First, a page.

The Great Gatsby Essay Topics

“Great Gatsby” by Scott Fitzgerald

“Great Gatsby” by Scott Fitzgerald is one of the best American novels owing to its thematic strength. There are many social themes in the story including Dream, vision, honesty, time, wealth, superficiality and shallowness, societal expectation, disloyalty, immorality and selfishness. The surface study shows that its about love relation between Gatsby and Daisy. But the… View Article

Literary Analysis of the Great Gatsby

F. Scott Fitzgerald demonstrates the thematic concern of carelessness in his fictional novel, The Great Gatsby, by using characters such as Jordan, Myrtle, and Daisy. Carelessness is exemplified many times throughout the book; such as on page 26. The narrator says, “She nodded and moved away from him just as George returned.” This statement describes… View Article

The Great Gatsby by F. Scott Fitzgerald

The Great Gatsby, F. Scott Fitzgerald’s early twentieth century masterpiece serves as the author’s critique on the 1920’s culture of extravagance to which he was admittedly was part of. The prosperous economy of the early twentieth century allowed the upper strata of the population to lead entirely leisure-filled lifestyles and it was in this setting… View Article

Great Gatsby Ending

This book interprets the overall theme of hope as what Gatsby had been driven by but in the end did not achieve. The green light of Daisy’s dock drove Gatsby and he believed in it. He was eluded by it in the past, but there was still hope that he would one day achieve his… View Article

Tom and Daisy Buchanan: Corrupters of the American Dream

The elusive American Dream has been around longer than the country.  Settlers from Europe came to America in hopes for a better life.  Now people from all over the world come to the United States to live a life that is fulfilled, escape to freedom, and to make money.  They dream of America where anything… View Article

The Failure of the American Dream in the Great Gatsby

The American dream is an ideology which characterized America at the start of the twentieth century. It was the idea that everybody should reach success without regarding their social status. The dream was based on America’s declaration of independence which said that “all men are created equal”. This means that everybody should have the possibility… View Article

The Great Gatsby

F. Scott Fitzgerald’s novel “The Great Gatsby” is told through the character Nick Carraway’s modified first person perspective; the story is that of one Jay Gatsby but as to why Nick narrates immediately arises suspicions. I reckon Nick has been used, coincidentally living next door to Gatsby, to embody the outsider who like many of… View Article

The Great Gatsby

If The Great Gatsby had taken place in Sri Lanka, the hype surrounding F. Scott Fitzgerald’s novel would have been non-existent. The enthralling love affairs between the characters that are the foundation of the story would have been absent from the plot because Sri Lankan culture is grounded on Buddhism. Buddhist guidelines emphasize the thought… View Article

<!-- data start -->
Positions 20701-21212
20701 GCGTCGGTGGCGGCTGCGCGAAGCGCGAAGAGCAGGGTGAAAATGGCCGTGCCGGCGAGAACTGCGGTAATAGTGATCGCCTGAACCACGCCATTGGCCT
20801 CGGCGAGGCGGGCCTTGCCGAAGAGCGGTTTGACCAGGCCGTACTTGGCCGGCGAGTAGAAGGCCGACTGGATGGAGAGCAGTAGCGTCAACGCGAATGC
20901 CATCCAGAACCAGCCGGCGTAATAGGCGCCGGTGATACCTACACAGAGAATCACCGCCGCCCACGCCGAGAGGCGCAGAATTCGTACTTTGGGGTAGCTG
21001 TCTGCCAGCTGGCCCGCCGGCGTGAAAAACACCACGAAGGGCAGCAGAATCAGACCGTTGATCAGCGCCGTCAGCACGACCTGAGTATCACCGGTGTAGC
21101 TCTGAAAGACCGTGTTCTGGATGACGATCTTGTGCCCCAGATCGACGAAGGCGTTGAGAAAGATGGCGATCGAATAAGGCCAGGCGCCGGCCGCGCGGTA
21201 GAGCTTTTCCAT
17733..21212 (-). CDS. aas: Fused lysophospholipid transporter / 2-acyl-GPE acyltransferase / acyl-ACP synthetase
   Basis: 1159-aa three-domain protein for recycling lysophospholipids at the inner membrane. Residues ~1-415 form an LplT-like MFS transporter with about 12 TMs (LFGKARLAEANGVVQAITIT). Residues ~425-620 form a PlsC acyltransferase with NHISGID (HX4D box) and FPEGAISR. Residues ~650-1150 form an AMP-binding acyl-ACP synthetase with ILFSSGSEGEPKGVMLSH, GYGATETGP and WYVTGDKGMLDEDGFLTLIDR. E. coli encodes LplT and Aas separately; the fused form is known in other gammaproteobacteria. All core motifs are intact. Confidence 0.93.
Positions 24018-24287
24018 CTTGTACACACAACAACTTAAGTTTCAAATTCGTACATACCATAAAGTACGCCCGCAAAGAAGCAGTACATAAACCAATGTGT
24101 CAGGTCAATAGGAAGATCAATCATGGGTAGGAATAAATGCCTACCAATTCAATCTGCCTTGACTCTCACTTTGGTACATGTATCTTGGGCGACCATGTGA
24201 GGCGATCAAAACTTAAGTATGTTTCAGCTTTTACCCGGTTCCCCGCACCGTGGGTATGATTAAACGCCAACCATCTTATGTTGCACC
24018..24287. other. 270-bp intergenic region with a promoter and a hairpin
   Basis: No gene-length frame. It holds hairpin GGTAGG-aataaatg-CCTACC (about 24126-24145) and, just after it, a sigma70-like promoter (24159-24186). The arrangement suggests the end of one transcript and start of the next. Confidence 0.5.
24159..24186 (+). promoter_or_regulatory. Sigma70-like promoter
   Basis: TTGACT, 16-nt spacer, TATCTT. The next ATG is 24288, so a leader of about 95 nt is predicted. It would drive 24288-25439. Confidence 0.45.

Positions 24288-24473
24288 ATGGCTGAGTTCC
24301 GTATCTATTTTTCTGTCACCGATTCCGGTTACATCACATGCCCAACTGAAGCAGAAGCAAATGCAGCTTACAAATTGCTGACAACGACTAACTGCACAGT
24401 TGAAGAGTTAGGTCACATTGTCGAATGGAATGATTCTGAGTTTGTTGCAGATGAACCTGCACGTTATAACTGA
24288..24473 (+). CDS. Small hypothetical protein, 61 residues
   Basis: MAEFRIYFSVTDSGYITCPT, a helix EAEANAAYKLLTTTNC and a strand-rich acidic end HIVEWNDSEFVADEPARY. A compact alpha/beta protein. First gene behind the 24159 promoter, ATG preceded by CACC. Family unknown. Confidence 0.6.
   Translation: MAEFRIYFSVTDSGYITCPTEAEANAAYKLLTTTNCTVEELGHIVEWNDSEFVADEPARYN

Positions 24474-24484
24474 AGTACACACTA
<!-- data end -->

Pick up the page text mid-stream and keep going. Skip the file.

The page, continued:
The Great Gatsby

Gatsby’s perception of the ideal woman is essentially embodied by Daisy, or at least his image of her. When Gatsby thinks of Daisy he is reminded of a supernatural being because his expectations of her have been set so high that they are unreachable. “His mind would never romp again like the mind of God”… View Article

Symbolism and Motifs in the Great Gatsby

In chapter one, we are introduced to Nick Carraway, who describes himself as non- judgemental and tolerant. Throughout the book Nick is the non-reliable narrator . He is an observant third party throughout the book and gives the readers a close-up and exclusive angle on the story. This can often come across as a very… View Article

The Great Gatsby

F. Scott Fitzgerald, in his classic novel The Great Gatsby, illustrates the American class system in three different categories: the “old” rich, the “new” rich, and the “not” rich. He shows how each class tries to reach the American dream and struggles to remain secure in the life inside America. Fitzgerald depicts the only class… View Article

Great Gatsby and Araby

In “Araby,” an allegorical short story from his compilation, Dubliners, author James Joyce depicts his homeland of Ireland as a paralyzing and morally filthy environment. The young protagonist is an unknowing victim of society’s preoccupation with materialism, and in his rush to grow up accepts its distorted views of wealth and love as truth. Conversely,… View Article

How Does Fitzgerald Tell the Story in Chapter 9

In the Great Gatsby, the last chapter of the novel is told two years later still from the perspective of Nick. Nick is writing two years later after the events with Gatsby, showing that a considerable amount of time has passed between its occurrence yet it is still fresh in Nick’s mind. The fact that… View Article

The Great Gatsby

In the novel, The Great Gatsby, F. Scott Fitzgerald uses the character of Nick Carraway as his mouthpiece, his own little spy in the lives of the characters in the novel to relate back the events happening. Because of this, there are a number of things which we need to bear in mind about his… View Article

Maid: the Great Gatsby

“Things gained through unjust fraud are never secure.” -Sophocles. Up to chapter 5 of The Great Gatsby by F. Scott Fitzgerald, there are recurring rumors about Gatsby’s background including that he had killed a man, is of German descent, and is a bootlegger. These rumors portray Gatsby as a man other than himself, but whether… View Article